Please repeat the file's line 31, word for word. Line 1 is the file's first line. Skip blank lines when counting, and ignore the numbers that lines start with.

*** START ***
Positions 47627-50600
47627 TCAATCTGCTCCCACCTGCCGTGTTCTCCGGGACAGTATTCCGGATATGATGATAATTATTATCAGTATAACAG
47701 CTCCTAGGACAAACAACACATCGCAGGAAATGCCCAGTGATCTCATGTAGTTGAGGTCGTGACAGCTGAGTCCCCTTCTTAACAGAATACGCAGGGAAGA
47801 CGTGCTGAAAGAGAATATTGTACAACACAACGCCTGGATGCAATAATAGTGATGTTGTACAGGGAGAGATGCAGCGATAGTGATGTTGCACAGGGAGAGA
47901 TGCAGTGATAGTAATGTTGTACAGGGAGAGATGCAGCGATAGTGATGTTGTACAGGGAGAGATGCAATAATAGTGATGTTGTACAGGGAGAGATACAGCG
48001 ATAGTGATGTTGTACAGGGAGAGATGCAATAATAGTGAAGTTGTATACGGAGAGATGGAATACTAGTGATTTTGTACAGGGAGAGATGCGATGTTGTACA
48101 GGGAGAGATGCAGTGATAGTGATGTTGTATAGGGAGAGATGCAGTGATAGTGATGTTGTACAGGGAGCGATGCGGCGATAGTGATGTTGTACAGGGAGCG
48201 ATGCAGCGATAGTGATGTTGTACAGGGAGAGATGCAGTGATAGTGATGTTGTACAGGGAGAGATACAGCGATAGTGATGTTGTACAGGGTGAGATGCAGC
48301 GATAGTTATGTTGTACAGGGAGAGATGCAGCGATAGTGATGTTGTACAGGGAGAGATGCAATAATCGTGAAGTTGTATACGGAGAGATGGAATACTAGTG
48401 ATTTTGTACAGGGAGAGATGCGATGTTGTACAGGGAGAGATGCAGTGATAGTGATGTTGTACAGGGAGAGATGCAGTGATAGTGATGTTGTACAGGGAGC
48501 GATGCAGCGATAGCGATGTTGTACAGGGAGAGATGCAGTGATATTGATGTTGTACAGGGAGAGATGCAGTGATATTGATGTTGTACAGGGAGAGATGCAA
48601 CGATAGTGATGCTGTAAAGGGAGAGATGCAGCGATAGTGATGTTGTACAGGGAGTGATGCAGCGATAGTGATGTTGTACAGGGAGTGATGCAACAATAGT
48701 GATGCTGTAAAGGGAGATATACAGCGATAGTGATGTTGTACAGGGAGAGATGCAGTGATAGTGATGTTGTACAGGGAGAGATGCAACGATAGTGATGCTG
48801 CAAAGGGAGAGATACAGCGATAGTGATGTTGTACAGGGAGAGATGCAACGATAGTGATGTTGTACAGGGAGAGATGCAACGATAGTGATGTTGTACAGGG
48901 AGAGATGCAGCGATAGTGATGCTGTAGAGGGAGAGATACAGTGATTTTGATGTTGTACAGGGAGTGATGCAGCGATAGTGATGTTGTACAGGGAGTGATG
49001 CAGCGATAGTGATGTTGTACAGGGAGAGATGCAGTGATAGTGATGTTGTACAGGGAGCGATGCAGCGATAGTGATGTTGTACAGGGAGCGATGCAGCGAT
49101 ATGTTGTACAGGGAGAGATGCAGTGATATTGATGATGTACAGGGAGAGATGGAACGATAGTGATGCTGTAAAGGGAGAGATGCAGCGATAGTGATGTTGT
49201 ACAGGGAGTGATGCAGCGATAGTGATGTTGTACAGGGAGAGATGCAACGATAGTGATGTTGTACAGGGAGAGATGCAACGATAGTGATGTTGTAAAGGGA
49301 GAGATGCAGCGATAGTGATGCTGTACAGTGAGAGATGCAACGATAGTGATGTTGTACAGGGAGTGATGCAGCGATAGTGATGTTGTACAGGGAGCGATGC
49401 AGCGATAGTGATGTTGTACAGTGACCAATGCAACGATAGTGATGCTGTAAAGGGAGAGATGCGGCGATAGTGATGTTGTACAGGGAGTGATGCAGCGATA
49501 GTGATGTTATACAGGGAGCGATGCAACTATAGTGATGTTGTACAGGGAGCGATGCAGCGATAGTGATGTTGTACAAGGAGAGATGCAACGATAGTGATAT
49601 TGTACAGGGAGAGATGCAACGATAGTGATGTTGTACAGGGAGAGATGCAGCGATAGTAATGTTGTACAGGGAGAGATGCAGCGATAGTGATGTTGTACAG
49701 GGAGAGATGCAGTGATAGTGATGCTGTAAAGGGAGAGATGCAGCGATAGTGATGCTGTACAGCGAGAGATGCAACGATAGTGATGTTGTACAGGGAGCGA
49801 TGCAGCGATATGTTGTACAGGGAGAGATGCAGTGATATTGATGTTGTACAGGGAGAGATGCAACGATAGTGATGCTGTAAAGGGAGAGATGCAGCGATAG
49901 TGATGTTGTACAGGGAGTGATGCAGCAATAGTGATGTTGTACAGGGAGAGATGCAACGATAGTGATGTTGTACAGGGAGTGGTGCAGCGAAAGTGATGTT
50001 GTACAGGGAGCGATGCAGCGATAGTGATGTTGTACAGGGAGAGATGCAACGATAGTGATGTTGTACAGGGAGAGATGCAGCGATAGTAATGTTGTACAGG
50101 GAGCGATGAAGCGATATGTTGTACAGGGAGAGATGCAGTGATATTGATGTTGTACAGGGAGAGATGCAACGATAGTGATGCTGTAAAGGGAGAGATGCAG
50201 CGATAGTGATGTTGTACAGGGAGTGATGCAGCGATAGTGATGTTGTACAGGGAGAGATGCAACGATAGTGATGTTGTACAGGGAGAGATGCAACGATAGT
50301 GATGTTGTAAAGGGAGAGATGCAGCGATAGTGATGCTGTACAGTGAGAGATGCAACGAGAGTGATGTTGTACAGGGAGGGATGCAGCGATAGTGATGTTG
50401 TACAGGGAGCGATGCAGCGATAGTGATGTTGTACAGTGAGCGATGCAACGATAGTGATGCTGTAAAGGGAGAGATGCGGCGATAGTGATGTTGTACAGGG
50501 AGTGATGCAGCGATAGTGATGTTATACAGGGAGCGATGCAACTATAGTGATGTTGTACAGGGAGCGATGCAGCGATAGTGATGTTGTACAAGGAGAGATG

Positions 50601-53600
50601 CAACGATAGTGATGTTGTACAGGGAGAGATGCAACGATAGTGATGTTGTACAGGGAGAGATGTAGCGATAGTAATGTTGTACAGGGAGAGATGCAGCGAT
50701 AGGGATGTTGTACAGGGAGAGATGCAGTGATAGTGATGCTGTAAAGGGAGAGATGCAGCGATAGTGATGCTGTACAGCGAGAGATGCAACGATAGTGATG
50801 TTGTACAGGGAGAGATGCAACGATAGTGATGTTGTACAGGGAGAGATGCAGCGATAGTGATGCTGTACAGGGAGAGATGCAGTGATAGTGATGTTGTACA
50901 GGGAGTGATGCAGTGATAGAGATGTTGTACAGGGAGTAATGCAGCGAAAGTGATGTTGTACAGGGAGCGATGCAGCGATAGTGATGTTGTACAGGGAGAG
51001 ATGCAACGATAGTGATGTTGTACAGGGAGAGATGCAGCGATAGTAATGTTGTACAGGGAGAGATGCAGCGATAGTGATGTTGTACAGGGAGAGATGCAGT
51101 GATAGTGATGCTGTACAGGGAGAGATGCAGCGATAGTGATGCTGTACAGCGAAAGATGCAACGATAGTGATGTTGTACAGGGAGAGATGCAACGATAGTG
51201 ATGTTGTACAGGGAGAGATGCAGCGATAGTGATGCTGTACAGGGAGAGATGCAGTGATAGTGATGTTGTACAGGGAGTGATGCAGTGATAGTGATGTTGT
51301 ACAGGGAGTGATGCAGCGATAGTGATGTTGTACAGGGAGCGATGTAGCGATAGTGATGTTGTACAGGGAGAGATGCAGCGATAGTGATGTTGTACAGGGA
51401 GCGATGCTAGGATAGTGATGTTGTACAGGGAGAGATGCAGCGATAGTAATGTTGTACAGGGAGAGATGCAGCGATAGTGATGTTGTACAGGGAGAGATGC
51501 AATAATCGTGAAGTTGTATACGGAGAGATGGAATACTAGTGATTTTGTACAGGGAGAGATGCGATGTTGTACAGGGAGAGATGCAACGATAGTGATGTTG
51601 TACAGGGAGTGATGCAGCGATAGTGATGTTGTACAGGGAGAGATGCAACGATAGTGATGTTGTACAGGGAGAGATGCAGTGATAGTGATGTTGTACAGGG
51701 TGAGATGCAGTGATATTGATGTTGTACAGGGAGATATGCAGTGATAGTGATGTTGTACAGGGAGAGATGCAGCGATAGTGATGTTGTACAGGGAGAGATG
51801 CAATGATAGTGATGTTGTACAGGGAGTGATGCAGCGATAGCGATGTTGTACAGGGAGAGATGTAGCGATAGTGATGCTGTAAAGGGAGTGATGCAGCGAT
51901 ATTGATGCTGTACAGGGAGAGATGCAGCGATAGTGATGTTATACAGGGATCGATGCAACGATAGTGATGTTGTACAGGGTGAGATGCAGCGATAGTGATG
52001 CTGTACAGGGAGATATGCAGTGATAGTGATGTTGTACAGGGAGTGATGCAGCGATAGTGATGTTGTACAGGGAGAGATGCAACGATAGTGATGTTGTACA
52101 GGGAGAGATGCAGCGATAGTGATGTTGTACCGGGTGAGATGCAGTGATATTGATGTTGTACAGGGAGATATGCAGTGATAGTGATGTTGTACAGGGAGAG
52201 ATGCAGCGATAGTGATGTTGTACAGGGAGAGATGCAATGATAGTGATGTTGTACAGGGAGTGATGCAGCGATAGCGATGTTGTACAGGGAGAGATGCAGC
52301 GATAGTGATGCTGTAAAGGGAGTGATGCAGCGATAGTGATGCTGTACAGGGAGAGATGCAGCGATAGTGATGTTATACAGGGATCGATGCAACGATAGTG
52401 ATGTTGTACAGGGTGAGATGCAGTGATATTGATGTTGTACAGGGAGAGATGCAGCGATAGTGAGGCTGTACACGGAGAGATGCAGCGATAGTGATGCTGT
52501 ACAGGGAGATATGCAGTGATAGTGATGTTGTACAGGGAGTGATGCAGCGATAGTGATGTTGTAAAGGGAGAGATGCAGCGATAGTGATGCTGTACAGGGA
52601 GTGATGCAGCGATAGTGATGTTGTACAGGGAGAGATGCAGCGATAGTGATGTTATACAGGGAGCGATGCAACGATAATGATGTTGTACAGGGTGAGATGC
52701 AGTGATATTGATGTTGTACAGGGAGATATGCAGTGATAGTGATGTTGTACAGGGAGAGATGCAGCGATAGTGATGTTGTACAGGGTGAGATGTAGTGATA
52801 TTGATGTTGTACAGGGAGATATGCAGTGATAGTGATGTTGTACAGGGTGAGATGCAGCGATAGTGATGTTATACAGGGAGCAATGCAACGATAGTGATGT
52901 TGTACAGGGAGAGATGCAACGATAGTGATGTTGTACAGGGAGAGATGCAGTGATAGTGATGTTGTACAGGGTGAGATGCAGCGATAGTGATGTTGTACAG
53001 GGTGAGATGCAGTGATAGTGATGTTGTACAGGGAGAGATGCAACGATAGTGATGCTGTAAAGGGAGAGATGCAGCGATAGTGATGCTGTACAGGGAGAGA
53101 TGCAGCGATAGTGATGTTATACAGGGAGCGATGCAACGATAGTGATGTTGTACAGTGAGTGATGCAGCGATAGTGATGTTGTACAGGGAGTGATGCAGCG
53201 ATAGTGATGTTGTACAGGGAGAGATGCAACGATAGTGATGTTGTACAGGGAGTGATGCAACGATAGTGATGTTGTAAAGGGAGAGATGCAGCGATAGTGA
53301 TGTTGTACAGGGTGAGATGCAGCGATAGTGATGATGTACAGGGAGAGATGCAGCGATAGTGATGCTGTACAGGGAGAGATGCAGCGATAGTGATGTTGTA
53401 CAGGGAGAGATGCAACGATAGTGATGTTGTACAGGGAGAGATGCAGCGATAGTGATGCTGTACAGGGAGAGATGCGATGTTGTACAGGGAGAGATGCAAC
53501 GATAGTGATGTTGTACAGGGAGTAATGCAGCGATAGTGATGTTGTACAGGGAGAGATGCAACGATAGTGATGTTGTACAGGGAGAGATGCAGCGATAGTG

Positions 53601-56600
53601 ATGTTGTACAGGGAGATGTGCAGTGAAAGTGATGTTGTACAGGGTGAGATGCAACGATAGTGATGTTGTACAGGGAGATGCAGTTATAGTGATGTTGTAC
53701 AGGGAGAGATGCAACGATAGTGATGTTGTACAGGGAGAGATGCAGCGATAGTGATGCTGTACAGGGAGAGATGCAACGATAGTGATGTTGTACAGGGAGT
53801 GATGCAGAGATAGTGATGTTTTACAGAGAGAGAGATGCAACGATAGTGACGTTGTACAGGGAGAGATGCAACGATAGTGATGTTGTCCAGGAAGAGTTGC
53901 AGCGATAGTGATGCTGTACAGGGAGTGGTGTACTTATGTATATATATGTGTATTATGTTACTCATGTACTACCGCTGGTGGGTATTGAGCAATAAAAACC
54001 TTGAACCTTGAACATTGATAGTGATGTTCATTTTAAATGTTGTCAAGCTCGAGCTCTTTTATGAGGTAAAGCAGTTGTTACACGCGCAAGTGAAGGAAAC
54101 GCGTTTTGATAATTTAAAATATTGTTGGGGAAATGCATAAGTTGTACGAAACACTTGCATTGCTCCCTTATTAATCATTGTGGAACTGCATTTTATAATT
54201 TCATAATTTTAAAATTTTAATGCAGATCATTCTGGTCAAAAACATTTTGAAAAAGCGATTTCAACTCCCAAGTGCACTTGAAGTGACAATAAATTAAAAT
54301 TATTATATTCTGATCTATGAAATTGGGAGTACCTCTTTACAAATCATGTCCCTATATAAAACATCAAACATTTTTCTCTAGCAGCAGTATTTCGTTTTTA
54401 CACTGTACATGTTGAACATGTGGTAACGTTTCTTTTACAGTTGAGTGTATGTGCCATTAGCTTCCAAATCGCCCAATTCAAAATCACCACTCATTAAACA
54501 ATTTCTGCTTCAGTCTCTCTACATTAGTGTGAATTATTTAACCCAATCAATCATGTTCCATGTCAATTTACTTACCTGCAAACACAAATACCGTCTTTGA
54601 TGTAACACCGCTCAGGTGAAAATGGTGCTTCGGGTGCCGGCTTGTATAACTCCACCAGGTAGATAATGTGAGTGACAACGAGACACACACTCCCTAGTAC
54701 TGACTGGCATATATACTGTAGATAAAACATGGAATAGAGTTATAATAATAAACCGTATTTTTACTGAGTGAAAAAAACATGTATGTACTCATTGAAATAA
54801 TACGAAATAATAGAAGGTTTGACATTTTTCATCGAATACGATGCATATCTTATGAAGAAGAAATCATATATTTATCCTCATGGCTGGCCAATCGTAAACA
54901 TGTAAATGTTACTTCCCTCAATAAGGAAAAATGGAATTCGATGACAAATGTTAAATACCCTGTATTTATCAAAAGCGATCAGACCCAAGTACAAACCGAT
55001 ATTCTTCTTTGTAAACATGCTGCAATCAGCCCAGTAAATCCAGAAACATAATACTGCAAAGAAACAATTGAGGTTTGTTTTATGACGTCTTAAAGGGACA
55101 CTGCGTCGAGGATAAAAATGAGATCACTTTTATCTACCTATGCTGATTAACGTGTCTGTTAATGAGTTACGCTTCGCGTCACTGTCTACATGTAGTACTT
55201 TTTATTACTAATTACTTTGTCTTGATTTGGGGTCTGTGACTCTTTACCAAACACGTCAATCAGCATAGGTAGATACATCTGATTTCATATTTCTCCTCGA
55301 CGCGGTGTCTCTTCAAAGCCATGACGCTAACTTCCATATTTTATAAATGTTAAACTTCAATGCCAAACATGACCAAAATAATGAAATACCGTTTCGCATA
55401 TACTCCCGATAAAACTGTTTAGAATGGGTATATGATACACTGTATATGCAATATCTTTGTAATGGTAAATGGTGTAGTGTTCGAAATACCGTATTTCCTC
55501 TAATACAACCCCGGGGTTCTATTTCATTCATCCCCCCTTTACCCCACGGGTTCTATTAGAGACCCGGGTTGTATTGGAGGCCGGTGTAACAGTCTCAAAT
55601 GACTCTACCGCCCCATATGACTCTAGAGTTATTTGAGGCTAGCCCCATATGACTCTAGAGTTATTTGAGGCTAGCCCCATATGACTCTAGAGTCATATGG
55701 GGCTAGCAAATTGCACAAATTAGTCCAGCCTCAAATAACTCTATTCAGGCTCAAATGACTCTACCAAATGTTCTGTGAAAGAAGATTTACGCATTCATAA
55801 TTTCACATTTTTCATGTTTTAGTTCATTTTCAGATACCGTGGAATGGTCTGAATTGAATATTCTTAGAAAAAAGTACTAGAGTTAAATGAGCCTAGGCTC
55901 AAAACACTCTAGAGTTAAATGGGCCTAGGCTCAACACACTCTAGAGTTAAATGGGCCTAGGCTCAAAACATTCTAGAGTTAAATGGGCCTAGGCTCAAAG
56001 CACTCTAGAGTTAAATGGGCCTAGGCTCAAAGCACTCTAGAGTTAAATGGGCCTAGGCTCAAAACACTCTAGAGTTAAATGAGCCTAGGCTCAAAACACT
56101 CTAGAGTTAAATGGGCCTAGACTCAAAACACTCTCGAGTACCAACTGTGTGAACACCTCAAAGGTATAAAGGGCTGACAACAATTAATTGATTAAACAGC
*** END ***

50501 AGTGATGCAGCGATAGTGATGTTATACAGGGAGCGATGCAACTATAGTGATGTTGTACAGGGAGCGATGCAGCGATAGTGATGTTGTACAAGGAGAGATG